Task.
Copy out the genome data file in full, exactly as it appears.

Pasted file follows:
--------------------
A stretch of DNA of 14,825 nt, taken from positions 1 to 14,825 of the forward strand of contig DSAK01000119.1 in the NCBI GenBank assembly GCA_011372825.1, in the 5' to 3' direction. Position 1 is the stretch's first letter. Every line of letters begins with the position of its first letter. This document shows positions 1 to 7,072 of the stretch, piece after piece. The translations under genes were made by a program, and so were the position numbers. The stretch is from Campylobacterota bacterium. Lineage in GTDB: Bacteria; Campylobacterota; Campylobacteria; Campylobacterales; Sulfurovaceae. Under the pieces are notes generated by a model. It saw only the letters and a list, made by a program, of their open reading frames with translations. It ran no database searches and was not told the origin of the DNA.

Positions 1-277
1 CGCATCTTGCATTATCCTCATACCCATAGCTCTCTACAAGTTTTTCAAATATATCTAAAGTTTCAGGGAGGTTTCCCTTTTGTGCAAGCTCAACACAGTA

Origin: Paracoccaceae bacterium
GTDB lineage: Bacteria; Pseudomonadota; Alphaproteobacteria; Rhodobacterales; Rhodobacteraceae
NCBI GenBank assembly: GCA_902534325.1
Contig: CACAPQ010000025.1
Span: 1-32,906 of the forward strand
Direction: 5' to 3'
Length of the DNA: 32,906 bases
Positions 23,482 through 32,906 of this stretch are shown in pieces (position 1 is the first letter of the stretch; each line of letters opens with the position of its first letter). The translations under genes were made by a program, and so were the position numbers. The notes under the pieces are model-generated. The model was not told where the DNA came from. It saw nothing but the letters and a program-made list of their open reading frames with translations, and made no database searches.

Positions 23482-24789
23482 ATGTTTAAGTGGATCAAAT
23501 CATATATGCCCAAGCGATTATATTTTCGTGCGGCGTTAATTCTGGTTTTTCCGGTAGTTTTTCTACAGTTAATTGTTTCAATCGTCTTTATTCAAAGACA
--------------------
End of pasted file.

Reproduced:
A stretch of DNA of 14,825 nt, taken from positions 1 to 14,825 of the forward strand of contig DSAK01000119.1 in the NCBI GenBank assembly GCA_011372825.1, in the 5' to 3' direction. Position 1 is the stretch's first letter. Every line of letters begins with the position of its first letter. This document shows positions 1 to 7,072 of the stretch, piece after piece. The translations under genes were made by a program, and so were the position numbers. The stretch is from Campylobacterota bacterium. Lineage in GTDB: Bacteria; Campylobacterota; Campylobacteria; Campylobacterales; Sulfurovaceae. Under the pieces are notes generated by a model. It saw only the letters and a list, made by a program, of their open reading frames with translations. It ran no database searches and was not told the origin of the DNA.

Positions 1-277
1 CGCATCTTGCATTATCCTCATACCCATAGCTCTCTACAAGTTTTTCAAATATATCTAAAGTTTCAGGGAGGTTTCCCTTTTGTGCAAGCTCAACACAGTA

Origin: Paracoccaceae bacterium
GTDB lineage: Bacteria; Pseudomonadota; Alphaproteobacteria; Rhodobacterales; Rhodobacteraceae
NCBI GenBank assembly: GCA_902534325.1
Contig: CACAPQ010000025.1
Span: 1-32,906 of the forward strand
Direction: 5' to 3'
Length of the DNA: 32,906 bases
Positions 23,482 through 32,906 of this stretch are shown in pieces (position 1 is the first letter of the stretch; each line of letters opens with the position of its first letter). The translations under genes were made by a program, and so were the position numbers. The notes under the pieces are model-generated. The model was not told where the DNA came from. It saw nothing but the letters and a program-made list of their open reading frames with translations, and made no database searches.

Positions 23482-24789
23482 ATGTTTAAGTGGATCAAAT
23501 CATATATGCCCAAGCGATTATATTTTCGTGCGGCGTTAATTCTGGTTTTTCCGGTAGTTTTTCTACAGTTAATTGTTTCAATCGTCTTTATTCAAAGACA